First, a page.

$({S}_{L})=((L, \sum_{l=1}^{L} {X}_{l}))=(L(X))=(L)(X)$

Is there any normative that regulates the use of silver nanoparticles?
what king of growth are you checking .?
Renato
What fields keep nano created devices from performing or assimulating ? Magnetic fields ? Are do they assimilate ?
why we need to study biomolecules, molecular biology in nanotechnology?
?
Kyle
yes I'm doing my masters in nanotechnology, we are being studying all these domains as well..
why?
what school?
Kyle
biomolecules are e building blocks of every organics and inorganic materials.
Joe
anyone know any internet site where one can find nanotechnology papers?
research.net
kanaga
sciencedirect big data base
Ernesto
Introduction about quantum dots in nanotechnology
what does nano mean?
nano basically means 10^(-9). nanometer is a unit to measure length.
Bharti
do you think it's worthwhile in the long term to study the effects and possibilities of nanotechnology on viral treatment?
absolutely yes
Daniel
how to know photocatalytic properties of tio2 nanoparticles...what to do now
it is a goid question and i want to know the answer as well
Maciej
Abigail
for teaching engĺish at school how nano technology help us
Anassong
Do somebody tell me a best nano engineering book for beginners?
there is no specific books for beginners but there is book called principle of nanotechnology
NANO
what is fullerene does it is used to make bukky balls
are you nano engineer ?
s.
fullerene is a bucky ball aka Carbon 60 molecule. It was name by the architect Fuller. He design the geodesic dome. it resembles a soccer ball.
Tarell
what is the actual application of fullerenes nowadays?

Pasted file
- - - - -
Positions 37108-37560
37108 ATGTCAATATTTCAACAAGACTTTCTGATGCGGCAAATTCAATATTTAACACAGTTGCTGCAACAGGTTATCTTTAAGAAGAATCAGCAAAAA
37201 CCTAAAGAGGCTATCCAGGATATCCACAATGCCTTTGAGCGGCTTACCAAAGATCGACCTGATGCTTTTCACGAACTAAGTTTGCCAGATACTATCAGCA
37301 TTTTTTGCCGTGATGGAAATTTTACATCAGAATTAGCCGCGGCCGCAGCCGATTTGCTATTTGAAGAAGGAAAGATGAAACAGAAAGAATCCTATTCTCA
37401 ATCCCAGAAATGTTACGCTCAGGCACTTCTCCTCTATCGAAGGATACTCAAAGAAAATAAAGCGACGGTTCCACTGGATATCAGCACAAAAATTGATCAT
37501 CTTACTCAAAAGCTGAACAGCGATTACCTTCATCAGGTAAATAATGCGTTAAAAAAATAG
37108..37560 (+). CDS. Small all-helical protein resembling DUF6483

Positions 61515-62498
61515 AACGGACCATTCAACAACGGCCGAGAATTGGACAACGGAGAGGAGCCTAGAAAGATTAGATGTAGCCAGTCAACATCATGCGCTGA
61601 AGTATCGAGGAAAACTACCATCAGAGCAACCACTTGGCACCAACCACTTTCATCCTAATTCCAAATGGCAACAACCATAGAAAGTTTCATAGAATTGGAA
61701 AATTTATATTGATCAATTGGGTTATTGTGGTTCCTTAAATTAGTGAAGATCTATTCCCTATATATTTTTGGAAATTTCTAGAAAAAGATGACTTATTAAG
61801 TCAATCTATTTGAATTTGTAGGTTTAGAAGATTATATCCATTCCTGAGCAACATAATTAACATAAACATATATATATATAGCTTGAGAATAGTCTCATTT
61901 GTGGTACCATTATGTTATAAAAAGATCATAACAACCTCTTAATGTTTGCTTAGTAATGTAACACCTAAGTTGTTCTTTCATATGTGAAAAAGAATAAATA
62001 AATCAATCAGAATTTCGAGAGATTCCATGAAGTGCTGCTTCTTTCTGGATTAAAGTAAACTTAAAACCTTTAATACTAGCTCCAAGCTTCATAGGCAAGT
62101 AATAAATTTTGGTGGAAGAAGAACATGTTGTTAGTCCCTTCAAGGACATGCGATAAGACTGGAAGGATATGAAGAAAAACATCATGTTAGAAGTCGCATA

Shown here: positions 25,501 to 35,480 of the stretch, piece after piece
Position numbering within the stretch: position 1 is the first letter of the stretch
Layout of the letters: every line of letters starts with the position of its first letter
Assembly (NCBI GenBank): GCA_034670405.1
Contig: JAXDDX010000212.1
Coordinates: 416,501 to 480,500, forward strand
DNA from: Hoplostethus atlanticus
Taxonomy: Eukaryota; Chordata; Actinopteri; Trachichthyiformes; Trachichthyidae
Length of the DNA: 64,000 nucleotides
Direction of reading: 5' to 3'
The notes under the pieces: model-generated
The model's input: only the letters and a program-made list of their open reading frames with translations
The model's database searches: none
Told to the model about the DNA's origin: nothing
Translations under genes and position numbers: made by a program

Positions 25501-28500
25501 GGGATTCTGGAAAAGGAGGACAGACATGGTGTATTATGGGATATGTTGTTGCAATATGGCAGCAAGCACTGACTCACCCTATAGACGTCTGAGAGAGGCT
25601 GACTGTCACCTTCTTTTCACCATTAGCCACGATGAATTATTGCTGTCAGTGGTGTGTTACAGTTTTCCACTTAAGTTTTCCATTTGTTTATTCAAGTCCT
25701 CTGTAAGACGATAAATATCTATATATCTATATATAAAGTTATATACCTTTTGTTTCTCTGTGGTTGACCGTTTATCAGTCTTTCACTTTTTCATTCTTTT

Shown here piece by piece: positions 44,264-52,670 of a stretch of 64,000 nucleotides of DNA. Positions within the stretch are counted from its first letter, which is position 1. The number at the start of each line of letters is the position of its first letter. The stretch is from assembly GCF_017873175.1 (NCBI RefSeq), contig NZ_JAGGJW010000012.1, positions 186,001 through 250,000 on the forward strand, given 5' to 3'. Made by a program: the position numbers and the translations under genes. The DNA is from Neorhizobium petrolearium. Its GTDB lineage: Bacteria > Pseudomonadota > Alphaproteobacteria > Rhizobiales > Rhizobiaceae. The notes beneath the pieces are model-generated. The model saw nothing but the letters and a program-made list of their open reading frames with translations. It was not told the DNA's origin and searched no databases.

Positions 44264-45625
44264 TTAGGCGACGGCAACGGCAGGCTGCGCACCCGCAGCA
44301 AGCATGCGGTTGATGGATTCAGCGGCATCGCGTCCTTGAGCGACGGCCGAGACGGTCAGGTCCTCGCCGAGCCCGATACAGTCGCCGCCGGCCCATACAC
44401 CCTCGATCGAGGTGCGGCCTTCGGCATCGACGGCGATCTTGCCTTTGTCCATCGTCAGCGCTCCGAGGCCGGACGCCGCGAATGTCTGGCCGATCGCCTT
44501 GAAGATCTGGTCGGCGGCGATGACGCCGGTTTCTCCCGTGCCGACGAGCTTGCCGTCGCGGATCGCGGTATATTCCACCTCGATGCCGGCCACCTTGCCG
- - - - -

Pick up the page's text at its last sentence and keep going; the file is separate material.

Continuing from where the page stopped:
Damian
That is a great question Damian. best way to answer that question is to Google it. there are hundreds of applications for buck minister fullerenes, from medical to aerospace. you can also find plenty of research papers that will give you great detail on the potential applications of fullerenes.
Tarell
what is the Synthesis, properties,and applications of carbon nano chemistry
Mostly, they use nano carbon for electronics and for materials to be strengthened.
Virgil
is Bucky paper clear?
CYNTHIA
carbon nanotubes has various application in fuel cells membrane, current research on cancer drug,and in electronics MEMS and NEMS etc
NANO
so some one know about replacing silicon atom with phosphorous in semiconductors device?
Yeah, it is a pain to say the least. You basically have to heat the substarte up to around 1000 degrees celcius then pass phosphene gas over top of it, which is explosive and toxic by the way, under very low pressure.
Harper
Do you know which machine is used to that process?
s.
how to fabricate graphene ink ?
for screen printed electrodes ?
SUYASH
What is lattice structure?
of graphene you mean?
Ebrahim
or in general
Ebrahim
in general
s.
Graphene has a hexagonal structure
tahir
On having this app for quite a bit time, Haven't realised there's a chat room in it.
Cied
what is biological synthesis of nanoparticles